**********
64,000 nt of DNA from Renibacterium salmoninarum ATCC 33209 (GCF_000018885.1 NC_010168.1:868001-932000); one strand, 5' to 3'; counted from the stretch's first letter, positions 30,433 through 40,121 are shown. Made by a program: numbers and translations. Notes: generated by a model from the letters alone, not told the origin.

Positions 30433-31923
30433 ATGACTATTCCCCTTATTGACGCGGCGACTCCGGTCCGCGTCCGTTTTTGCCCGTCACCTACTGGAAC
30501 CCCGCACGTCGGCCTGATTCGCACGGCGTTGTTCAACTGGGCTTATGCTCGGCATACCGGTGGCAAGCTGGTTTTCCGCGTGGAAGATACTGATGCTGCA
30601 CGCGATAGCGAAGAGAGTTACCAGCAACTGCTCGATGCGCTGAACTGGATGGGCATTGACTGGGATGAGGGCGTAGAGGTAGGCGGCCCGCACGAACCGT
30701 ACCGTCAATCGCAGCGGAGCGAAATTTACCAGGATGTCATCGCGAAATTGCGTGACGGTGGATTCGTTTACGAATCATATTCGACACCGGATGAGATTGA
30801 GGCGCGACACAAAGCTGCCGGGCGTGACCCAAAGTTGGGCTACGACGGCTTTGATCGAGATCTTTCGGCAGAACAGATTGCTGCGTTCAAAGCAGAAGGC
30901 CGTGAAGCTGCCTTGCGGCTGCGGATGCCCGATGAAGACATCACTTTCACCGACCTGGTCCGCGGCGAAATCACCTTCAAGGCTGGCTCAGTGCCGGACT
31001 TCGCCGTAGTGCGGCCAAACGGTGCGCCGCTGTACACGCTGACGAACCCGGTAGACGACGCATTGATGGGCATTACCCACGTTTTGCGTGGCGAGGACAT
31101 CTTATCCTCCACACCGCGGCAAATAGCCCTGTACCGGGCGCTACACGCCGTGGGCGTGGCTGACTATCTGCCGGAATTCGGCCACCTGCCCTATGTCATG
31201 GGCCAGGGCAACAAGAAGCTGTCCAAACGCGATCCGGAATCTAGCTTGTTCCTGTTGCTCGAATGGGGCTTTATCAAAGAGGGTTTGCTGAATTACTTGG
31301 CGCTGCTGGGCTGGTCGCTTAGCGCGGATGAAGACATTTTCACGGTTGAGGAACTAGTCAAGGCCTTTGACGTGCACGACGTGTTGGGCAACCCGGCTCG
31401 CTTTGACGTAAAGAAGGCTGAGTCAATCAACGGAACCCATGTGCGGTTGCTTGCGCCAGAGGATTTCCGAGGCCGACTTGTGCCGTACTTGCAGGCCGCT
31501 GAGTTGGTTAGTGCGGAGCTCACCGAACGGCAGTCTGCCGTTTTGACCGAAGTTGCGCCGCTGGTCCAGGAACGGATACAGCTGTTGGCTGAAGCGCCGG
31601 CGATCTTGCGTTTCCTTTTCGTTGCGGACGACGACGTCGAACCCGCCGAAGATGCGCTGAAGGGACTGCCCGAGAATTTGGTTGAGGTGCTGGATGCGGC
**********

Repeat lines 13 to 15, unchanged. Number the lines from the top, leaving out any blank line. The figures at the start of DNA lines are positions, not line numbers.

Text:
31401 CTTTGACGTAAAGAAGGCTGAGTCAATCAACGGAACCCATGTGCGGTTGCTTGCGCCAGAGGATTTCCGAGGCCGACTTGTGCCGTACTTGCAGGCCGCT
31501 GAGTTGGTTAGTGCGGAGCTCACCGAACGGCAGTCTGCCGTTTTGACCGAAGTTGCGCCGCTGGTCCAGGAACGGATACAGCTGTTGGCTGAAGCGCCGG
31601 CGATCTTGCGTTTCCTTTTCGTTGCGGACGACGACGTCGAACCCGCCGAAGATGCGCTGAAGGGACTGCCCGAGAATTTGGTTGAGGTGCTGGATGCGGC